Bradynn Belcher, Campus Carrier staff writer

A Birmingham Southern player takes a shot during Berry’s conference quarterfinal win in the Cage last Saturday. The next day, the Vikings fell by four points to Sewanee in the SAA championship, their first loss at home in three years, to end an otherwise impressive season in the program’s history. Mia Maxwell | CAMPUS CARRIER

The Berry men’s basketball team endured an excruciating loss on Sunday against Sewanee: The University of the South in the Southern Athletic Association (SAA) conference championship. The 86-82 loss marked the end of the Vikings’ 2022-2023 season.

Until last Sunday, the Vikings, who were looking to win the SAA conference basketball tournament for the third year in a row, had not lost a game to Sewanee since the 2019-2020 season. During the regular season, Berry swept Sewanee twice, on Jan. 13 with a score of 75-62 and on Feb. 10 with a score of 85-67.

Junior Chase Ellis, the lead scorer on the team roster, said the fact that his team had not lost to Sewanee since he has been a part of this program made the loss sting that much more.

“Sewanee played a really good game,” Ellis said. “We fought through it until the end, and we missed some free throws down the stretch. It was a great game, but at the end of the day I wish we did the small things in order to win.”

Since Sewanee won the conference tournament, they secured a spot in the National Collegiate Athletic Association (NCAA) Division III tournament.

Although Berry was ranked #22 in the nation as of Feb. 20 by, the Vikings were unable to secure one of the division’s 20 at-large bids into the national tournament to continue their postseason run.

Last Sunday not only marked the end of the 2022-23 season for the men’s basketball team, but it also ended their three-year winning streak in the Cage Athletic Center. The last time the Vikings lost in their home gym was on Feb. 9, 2020, against Sewanee.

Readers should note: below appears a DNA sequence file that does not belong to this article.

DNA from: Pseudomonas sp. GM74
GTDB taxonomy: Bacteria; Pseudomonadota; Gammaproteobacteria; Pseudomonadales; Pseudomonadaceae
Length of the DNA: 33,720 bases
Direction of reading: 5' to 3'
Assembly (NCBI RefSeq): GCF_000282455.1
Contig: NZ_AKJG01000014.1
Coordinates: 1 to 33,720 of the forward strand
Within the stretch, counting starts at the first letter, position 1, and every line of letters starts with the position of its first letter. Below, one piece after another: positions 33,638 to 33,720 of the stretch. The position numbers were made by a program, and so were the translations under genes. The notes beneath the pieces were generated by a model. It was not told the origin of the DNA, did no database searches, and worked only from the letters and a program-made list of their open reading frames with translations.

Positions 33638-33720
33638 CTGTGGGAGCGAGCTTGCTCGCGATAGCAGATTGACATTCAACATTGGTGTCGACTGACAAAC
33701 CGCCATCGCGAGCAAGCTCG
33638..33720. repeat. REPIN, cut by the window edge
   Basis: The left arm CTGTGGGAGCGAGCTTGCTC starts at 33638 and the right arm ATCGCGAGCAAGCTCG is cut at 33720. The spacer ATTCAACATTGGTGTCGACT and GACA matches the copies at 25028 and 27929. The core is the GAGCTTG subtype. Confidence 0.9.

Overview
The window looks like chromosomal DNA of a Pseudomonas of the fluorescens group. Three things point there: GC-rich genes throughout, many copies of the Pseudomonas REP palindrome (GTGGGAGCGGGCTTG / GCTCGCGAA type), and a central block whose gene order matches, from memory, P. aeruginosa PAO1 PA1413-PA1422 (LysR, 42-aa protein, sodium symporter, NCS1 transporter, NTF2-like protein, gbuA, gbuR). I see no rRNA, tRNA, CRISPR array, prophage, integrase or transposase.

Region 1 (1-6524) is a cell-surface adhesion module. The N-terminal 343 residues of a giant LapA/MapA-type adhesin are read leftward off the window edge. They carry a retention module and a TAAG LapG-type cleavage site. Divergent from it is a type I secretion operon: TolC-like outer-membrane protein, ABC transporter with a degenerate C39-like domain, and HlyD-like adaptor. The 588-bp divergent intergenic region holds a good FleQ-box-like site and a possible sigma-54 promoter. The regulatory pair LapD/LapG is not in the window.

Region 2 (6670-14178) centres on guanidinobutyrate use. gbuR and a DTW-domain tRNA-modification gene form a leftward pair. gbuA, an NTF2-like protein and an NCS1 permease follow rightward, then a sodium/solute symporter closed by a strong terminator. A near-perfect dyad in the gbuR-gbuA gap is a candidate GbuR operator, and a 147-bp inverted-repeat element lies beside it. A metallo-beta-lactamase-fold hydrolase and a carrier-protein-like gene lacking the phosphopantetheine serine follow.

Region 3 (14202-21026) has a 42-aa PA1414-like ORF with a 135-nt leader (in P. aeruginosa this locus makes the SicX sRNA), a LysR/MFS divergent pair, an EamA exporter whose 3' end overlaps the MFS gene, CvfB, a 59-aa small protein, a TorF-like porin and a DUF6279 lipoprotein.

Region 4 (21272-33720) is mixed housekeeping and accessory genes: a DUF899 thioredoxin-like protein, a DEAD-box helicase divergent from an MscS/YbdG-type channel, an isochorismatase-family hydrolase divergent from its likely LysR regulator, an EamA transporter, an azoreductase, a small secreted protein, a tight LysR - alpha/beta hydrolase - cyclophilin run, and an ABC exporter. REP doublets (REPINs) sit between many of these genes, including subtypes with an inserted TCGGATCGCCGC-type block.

Members of the team have used this loss as motivation to get working towards next season. Ellis said that his teammates already met the day after their season ended to practice together.

“It is frustrating to go back to the gym that you just lost in, but you have to do what you have to do to prepare for next year,” Ellis said.

Despite the abrupt ending, the 2022-23 season has been historic for the men’s basketball team. For the first time in the school history, the Vikings went 14-0 in SAA conference play in the regular season. This is also the first time in program history that the men’s team has defeated Emory University.

Senior captain Riley Costas said that the win against Emory was by far his favorite game this year because of what it meant for the program.

“We beat Emory at Emory, and that was probably my favorite game this year,” Costas said. “It was a big win for our team and our program.”

The team accumulated numerous accolades this season. Ellis, who led the team by averaging 15.6 points per game, seven rebounds per game and making 44% of his three-point attempts on the season, was announced as the SAA Men’s Basketball Player of the Year.

Braxton Benham was awarded the SAA Defensive Player of the Year award for stellar defense throughout the season, averaging 2.2 steals per game. 

Among these accolades, four players earned conference Honorable Mentions: junior Blake Campbell, Costas, fellow senior captain Owen Honroth and graduate student Michael Johnson

Assistant Coach Matthew Richter has seen all these players grow and develop since their high school recruiting process with Berry, despite a one-year hiatus. Richter said that watching the team grow into young men on and off the court has been rewarding.

“It has been rewarding to see these players develop and grow both on and off the court, especially some of our older guys,” Richter said. “Seeing them go through their whole careers has been really cool and watching them gain confidence as players and as people has been awesome.”

Men’s basketball head coach Mick Hedgepeth, who came to Berry last summer, was voted SAA Coach of the Year for having such a successful first season. Hedgepeth credited his success as head coach to the players that he inherited into his program.

“Good players make good coaches, first and foremost,” Hedgepeth said. “Taking over a talented group who have been there and know what it is like to play in big games and win in big games is great. They have championship DNA.”

Hedgepeth said that he is proud of his player’s approach each day and of their ability to not become complacent, whether they win or lose on the court.

“I think that our guys, from being a mature and veteran group, have done a really good job of being hungry each day and bringing a growth mentality every day at practice,” Hedgepeth said.

Posted by Campus Carrier

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